cube's Kirby's Return to Dreamland (Wii) review

Kirby's last outing on the Wii is a fitting installment.

The charming impression Kirby tends to leave on most people is something a lot of competitors just can't seem to produce. Arguably Nintendo's cutest, and perhaps most accessible mascot, Kirby has generally been a character who's never quite seen the spotlight to the extent Mario or Zelda have. But Kirby always seems to land a quality gig, and with Return to Dream Land, the trend remains true as we see the pink puff end his Wii career with some classic co-operative platforming action.

Unlike Epic Yarn, which took a totally different approach to the series, Kirby is back to his old self, sucking and blowing enemies away left and right. Of course, he's got the copy abilities you've seen before, but he's added Super Abilities, where certain copy abilities get a shot in the arm and go mega-size. One, for example, is the Ultra Sword, where Kirby can basically destroy anything on the screen with one swing. The Super Abilities are very fun to play around with, and they're actually a big part of levels and bosses.

The story starts off with Kirby, King Dedede, Waddle Dee, and Meta Knight just chilling out in Dream Land, when a spaceship pummels into the ground, and the subsequent blast scatters the ships various parts across the land. You meet the captain of the Lor Starcutter, a dude named Magolor, and he pleads that you must help him acquire his ships missing parts. You take his offer. It wouldn't be a game if you didn't, right?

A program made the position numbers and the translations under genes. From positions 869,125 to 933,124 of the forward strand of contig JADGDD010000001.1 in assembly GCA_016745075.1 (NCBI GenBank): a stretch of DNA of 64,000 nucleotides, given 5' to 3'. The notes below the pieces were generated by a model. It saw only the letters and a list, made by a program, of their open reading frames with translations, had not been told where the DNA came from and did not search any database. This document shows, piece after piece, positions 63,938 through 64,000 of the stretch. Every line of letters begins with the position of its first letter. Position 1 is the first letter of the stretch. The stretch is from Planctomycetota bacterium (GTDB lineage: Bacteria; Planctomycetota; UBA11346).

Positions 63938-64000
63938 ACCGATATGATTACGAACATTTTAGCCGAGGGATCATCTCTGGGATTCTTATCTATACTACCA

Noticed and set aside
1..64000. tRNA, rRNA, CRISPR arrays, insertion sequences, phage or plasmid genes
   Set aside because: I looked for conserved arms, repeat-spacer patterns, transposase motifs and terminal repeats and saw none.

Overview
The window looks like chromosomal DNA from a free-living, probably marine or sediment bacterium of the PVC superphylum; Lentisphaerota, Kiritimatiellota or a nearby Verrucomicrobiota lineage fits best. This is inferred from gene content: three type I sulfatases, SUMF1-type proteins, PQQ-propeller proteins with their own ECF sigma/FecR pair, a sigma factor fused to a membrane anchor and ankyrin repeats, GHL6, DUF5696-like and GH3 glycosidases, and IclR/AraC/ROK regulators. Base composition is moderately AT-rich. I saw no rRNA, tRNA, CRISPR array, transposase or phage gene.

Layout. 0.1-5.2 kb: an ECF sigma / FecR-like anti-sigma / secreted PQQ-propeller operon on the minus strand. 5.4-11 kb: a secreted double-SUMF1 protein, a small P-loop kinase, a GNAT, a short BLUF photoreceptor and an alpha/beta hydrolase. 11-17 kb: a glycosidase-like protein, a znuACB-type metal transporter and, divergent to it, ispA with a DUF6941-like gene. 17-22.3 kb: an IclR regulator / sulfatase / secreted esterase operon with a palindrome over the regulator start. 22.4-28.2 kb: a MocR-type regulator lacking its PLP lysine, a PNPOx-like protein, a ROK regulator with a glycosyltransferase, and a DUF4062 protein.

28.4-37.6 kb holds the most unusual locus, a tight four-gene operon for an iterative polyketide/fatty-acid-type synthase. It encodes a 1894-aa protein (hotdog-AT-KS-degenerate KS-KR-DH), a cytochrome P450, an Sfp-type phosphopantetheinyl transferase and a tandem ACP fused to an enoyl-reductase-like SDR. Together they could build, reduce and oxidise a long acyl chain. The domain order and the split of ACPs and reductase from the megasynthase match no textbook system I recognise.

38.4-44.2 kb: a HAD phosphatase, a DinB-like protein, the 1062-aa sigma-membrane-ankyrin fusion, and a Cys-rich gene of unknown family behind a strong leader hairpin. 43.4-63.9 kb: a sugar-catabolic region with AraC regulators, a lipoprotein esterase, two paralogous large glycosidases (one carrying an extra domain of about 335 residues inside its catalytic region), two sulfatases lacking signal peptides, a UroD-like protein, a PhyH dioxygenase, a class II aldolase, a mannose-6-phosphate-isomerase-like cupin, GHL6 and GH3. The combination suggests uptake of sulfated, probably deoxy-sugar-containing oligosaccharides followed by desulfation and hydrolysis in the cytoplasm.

As mentioned before, the game has a good co-operative mode. Up to four players can get in on the action, playing as any one of Kirby's companions, or as an extra, different-coloured Kirby. You're going to want to be careful, because you share lives with your compatriots, so if your friends die a lot, they'll drain your lives. But I found that it only really mattered if first player died. Once your lives go to zero, if second player dies, they can come back with a little health in their bar. If player one dies, that's it, game over. Separating the life count may have been a good idea.

The main storyline won't take you more than six or seven hours to beat, which is pretty par for the course. The story is alright, but there's nothing particularly memorable there. Some less than surprising things unfold, and while I enjoyed completing the story, I never went in focusing on it. The game is just fun over folklore.

There are a few minigames included in the package, after one or two plays of them and I got bored of it. And that may really be the bulk of any problem Kirby will have. The length of the game is short with no enticement to go back to it, save for wanting to play through it again.

But the point of Kirby is the impression it leaves upon you. He's just so damn adorable you could potentially overlook a lot of stuff. I think the game really shines when you just take it all in - go slow on levels, admire the craft, take it easy. It's when you decide to rush through the game where you'll feel like you didn't get your money's worth. Return to Dream Land has a few shortcomings, but the game is a Kirby super-fan's fantasy. It's a fitting close to Kirby's short, but worth experiencing, Wii outings.

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